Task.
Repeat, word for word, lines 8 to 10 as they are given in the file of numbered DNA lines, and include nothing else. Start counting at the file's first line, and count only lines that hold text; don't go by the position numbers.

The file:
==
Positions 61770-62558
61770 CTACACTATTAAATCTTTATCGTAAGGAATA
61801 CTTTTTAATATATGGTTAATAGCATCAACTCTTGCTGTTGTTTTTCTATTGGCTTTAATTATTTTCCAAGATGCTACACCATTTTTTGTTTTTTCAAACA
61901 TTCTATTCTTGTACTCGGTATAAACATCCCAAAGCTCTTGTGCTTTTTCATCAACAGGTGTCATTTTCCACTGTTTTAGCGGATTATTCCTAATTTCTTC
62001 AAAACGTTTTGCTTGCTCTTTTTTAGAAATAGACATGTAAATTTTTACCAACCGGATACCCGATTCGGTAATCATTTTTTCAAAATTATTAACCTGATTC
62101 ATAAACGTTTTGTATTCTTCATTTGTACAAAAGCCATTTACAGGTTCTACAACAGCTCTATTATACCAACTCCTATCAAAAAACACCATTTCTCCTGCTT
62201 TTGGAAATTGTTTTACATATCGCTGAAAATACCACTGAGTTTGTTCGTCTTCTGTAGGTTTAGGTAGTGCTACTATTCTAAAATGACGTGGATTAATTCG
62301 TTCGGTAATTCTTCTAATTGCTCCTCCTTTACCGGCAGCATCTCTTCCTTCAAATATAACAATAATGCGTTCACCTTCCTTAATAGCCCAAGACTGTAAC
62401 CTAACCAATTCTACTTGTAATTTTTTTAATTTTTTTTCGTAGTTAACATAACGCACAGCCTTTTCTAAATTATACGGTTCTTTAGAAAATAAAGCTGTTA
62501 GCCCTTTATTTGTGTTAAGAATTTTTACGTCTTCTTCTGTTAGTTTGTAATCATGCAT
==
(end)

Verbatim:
62301 TTCGGTAATTCTTCTAATTGCTCCTCCTTTACCGGCAGCATCTCTTCCTTCAAATATAACAATAATGCGTTCACCTTCCTTAATAGCCCAAGACTGTAAC
62401 CTAACCAATTCTACTTGTAATTTTTTTAATTTTTTTTCGTAGTTAACATAACGCACAGCCTTTTCTAAATTATACGGTTCTTTAGAAAATAAAGCTGTTA
62501 GCCCTTTATTTGTGTTAAGAATTTTTACGTCTTCTTCTGTTAGTTTGTAATCATGCAT